World Geodetic System 1984 (WGS84) is the most popular CRS. It is used as the default for GPS coordinates, and is widely used in mapping, GIS applications, and for military purposes. WGS84 uses a three-dimensional ellipsoidal model of the Earth, with positions that are defined using latitude, longitude, and altitude coordinates.

WGS84 serves as a base in two widely used projected coordinate reference systems: EPSG:3857 and EPSG:4326, which use different projection methods and have different properties.


EPSG:3857, also known as Web Mercator projection, is a projected CRS commonly used for online maps and web mapping applications. It is based on the WGS84 geographic CRS, but uses the Mercator projection to map the Earth's spherical surface onto a flat, two-dimensional plane.

The Web Mercator projection is a variant of the Mercator projection that shows the world as a square, while the typical Mercator projection is cylindrical. This square can be thought of as a pixel, making it useful for web small-scale mapping.

Web Mercator - a square map of the world, courtesy WikiMedia: https://commons.wikimedia.org/wiki/File:Mercator_projection_Square.JPG
Web Mercator - a square map (https://commons.wikimedia.org/wiki/File:Mercator_projection_Square.JPG)
Photo courtesy NOAA - https://oceanservice.noaa.gov/navigation/making-nautical-charts.html
Mercator - a rectangular map (courtesy NOAA: https://oceanservice.noaa.gov/navigation/making-nautical-charts.html)

It rose to prominence with the Google Maps adoption in 2005, and its currently used by most web mapping applications, including CARTO, Mapbox, Bing Maps, OpenStreetMap, and Esri. In practice, this means that if you’re making a web map featuring the tiles from services such as Google Maps or Open Street Map, they will be in Spherical Mercator EPSG:3857 and therefore your map has to have the same projection.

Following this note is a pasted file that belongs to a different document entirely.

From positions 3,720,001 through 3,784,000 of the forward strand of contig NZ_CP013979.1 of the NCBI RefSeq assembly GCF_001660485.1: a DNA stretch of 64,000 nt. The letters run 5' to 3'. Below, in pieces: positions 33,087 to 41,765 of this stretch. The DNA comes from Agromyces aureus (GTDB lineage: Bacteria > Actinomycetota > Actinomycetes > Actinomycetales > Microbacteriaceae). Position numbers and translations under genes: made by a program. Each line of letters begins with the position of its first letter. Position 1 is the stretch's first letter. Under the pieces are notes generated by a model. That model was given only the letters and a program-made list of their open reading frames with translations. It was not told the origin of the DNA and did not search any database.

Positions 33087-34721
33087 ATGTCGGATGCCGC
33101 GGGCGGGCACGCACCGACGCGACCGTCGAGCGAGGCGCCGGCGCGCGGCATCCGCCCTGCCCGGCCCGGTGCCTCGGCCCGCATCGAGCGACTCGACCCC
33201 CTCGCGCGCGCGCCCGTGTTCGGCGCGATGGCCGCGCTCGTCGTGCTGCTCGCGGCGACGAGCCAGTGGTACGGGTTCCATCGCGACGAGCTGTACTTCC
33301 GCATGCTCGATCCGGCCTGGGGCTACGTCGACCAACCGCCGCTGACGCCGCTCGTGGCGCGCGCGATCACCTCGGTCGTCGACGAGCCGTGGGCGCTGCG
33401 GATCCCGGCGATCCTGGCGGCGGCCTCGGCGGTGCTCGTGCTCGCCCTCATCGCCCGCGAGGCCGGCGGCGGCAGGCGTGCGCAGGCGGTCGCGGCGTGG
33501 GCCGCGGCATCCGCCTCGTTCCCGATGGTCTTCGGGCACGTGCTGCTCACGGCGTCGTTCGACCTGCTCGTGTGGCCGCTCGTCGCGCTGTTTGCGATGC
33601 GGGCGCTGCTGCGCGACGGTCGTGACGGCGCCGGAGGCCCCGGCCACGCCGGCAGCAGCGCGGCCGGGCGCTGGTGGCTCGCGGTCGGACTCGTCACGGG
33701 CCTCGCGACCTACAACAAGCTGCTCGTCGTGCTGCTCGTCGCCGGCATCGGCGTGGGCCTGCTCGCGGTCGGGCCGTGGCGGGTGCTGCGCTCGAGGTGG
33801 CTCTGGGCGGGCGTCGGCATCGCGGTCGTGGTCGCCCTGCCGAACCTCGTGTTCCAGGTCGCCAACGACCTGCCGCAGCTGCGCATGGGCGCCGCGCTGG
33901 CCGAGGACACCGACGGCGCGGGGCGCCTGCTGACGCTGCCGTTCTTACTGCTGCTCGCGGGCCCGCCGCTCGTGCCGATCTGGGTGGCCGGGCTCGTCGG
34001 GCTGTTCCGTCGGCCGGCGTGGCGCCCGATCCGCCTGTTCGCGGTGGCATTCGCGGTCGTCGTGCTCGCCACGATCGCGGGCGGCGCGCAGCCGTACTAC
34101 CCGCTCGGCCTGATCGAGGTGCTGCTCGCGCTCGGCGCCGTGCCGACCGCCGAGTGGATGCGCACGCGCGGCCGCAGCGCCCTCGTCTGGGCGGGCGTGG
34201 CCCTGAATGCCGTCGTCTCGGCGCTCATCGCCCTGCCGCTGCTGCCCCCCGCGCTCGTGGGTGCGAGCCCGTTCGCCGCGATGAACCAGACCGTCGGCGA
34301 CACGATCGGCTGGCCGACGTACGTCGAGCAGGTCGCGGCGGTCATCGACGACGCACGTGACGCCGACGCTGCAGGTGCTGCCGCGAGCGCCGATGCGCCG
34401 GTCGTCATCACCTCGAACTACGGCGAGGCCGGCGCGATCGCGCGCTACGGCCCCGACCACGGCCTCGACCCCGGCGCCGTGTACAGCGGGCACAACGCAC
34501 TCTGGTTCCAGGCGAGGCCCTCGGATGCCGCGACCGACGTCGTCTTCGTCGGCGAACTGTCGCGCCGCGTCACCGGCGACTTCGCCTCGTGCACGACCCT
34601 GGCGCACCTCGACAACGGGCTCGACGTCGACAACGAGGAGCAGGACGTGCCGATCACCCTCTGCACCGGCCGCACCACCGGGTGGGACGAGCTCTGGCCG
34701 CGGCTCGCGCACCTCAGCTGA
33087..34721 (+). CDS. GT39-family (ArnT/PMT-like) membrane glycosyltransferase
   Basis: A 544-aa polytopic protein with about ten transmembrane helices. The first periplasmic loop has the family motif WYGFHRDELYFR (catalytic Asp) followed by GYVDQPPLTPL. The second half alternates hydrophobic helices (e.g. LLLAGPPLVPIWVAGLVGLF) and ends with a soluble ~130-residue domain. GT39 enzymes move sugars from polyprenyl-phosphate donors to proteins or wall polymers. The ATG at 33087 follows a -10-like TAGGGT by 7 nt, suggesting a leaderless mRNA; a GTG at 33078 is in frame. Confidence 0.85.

If you're working with data that covers a small area and you need to preserve the shape of the features, then EPSG:3857 might be the right choice.


EPSG:4326, also known as the WGS84 projection (because it’s based on WGS84’s ellipsoid), is a coordinate system used in Google Earth and GSP systems. It represents Earth as a three-dimensional ellipsoid. As it’s not using the projection, it doesn't have the distortion issues of the Web Mercator. If you're working with data that covers a large area or for which accuracy over small areas is not critical, then EPSG:4326 will typically be an appropriate choice.

WGS84 vs EPSG:3857 vs EPSG:4326

Type of CRS Common Use Case Reason for Popularity Short Characteristics
WSG84 Geographic Provides a standard for Earth's geometric shape and gravity field The most common standard, intended for global use It provides a reference ellipsoid (a mathematical model of the Earth's shape) and the location of the origin (the point where the coordinates are set to zero)
EPSG:3857 Projected Online mapping systems Good for working with data that covers a small area and when you need to preserve the shape of the features. Doesn’t work well at scale Uses a mathematical projection to map the Earth's curved surface onto a flat, two-dimensional, square plane
EPSG:4326 Geographic Standard coordinate system based on WGS84, used in GPS Good system for mapping applications that require accurate representation of the Earth's surface at large scale or shape Represents the Earth's surface as a three-dimensional WGS84 ellipsoid

Converting Between Systems

My side project is focused on the city of Kraków, Poland, where I'm from. For the development, I've been using public information on multiple parcels around the city. This is how I came to learn that countries have their own projected coordinate reference systems! Polish public information follows a different system than, say, Germany; not to mention a system that's unusable by any big map provider. In my case, it uses PUGW-1992.

In order to use PUGW-1992 coordinates, I needed to convert them to WSG84, then use EPSG:3857 with OpenStreetMap. I spent a lot of time trying to figure out the conversion on my own before finally settling for an online converter, and found a way to automate providing the input to some extent.